Screen-Shot-2016-06-26-at-4.50.19-PMWhen we last saw Portia, Jason, and Jellaby in Jellaby: The Lost Monster, they had just left the train that they were traveling on to the city. Now, in Jellaby: Monster in the City, they are wandering down the train tracks, continuing to their destination. Portia and Jason have fallen silent and are not currently speaking to each other. Jellaby is hungry, as always, but also sad that his new friends are fighting. As they get closer to their destination they will all be forced to confront difficult choices, leading them to discover that sometimes what you want isn’t always what you need. And that sometimes, maybe you have what you were looking for to begin with. But what monsters lurk in the darkness, and what dreams will they be forced to confront before the end?

I really, really enjoy this series and I wish there were more books featuring these characters. I mean, seriously, how can you not like a female character that’s bright, intelligent, and just wants to have a couple of friends without demeaning her own intelligence? And then you get Jellaby who doesn’t talk, but communicates through the shaking of his head and other non-verbal queues. He’s just so much fun to watch and wonder at what he’s going to do as he figures out the world around him, including eating some flowers. Soo has created engaging characters that feel like you could step out your door and run into in your neighborhood. Even the bullies that Portia encounters aren’t crude half portrayed characters; they have depth to them. Overall, the writing reminds me a bit of Hayao Miyazaki, mostly because of the fully-realized characters.

While the artwork appears simple in nature, with thick lines delineating the characters and a few colors giving them depth, they are stunningly beautiful. Drawing a lovable purple monster that doesn’t look like Barney is difficult, but Soo pulls it off. Jellaby is one of those types of monsters that you just want to take home with you and keep him safe. And seeing the human characters interact with each other reminds me a bit of Peanuts, just those simple lines giving depth to the characters and making them feel alive. Like they’ll walk off the page and come over and talk to you. I love it.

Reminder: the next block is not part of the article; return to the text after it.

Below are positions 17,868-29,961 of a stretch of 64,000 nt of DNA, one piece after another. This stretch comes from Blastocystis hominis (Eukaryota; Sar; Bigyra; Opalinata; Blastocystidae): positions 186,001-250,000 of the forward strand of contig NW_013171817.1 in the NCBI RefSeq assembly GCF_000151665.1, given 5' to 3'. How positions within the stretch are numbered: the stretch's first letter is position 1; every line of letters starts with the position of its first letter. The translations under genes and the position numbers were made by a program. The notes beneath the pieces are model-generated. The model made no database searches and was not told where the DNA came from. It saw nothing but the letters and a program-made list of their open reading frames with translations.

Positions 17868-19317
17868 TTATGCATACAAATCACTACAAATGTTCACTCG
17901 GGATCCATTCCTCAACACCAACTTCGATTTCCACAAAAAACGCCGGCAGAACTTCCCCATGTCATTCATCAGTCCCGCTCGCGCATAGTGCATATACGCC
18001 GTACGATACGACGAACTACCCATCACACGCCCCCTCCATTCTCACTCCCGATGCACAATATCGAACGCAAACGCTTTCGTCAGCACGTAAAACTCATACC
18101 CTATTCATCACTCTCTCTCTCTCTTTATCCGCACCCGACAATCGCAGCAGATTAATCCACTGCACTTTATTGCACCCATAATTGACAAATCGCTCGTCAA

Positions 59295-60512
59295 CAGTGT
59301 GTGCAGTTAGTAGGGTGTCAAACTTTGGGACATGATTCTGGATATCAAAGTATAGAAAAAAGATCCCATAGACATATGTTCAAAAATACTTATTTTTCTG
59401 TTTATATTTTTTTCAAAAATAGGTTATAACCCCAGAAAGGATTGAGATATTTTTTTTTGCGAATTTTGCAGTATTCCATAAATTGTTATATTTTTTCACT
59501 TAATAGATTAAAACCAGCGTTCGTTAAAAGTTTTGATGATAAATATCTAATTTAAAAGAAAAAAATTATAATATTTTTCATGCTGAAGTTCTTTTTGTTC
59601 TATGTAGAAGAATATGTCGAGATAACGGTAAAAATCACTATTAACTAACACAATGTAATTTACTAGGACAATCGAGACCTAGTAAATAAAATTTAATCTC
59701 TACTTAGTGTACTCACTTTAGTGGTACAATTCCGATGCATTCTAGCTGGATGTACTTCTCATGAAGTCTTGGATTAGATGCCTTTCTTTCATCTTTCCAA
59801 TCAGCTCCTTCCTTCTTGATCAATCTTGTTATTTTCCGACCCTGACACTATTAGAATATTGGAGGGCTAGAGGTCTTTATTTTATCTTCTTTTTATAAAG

Sadly this is the last in the series. I really wish Soo would would write a third or even a fourth book to tell us more about the world of Jellaby, but I don’t think it will happen anytime soon. If you’re looking for other stories like Jellaby, I would recommend Andy Runton’s Owly series and Kazu Kibuishi’s Amulet series.

Jellaby: Monster in the City, vol. 2
by Kean Soo
ISBN: 9781434264213
Stone Arch Books, 2014
Publisher Age Rating: 9-13

  • Dani Shuping

    Past Reviewer

    This reviewer is not longer actively working on our site, but we would not be here if not for our many dedicated contributors over the years. We thank all of them for their reviews, features, and support! Dani Shuping is currently a wandering librarian looking for a home. She has been involved in libraries for over nine years and and has had an interest in graphic novels since before that time. Dani began the graphic novel collection at Mercer, works with an English professor from time to time on a class on graphic novels, and just recently started a graphic novel book discussion group. She love attendings comic conventions, especially the smaller ones when they can, and one day may just have a comic of their own. Dani can be found at ashuping.net and goes by the user name ashuping where ever they can, such as on Twitter: @ashuping.

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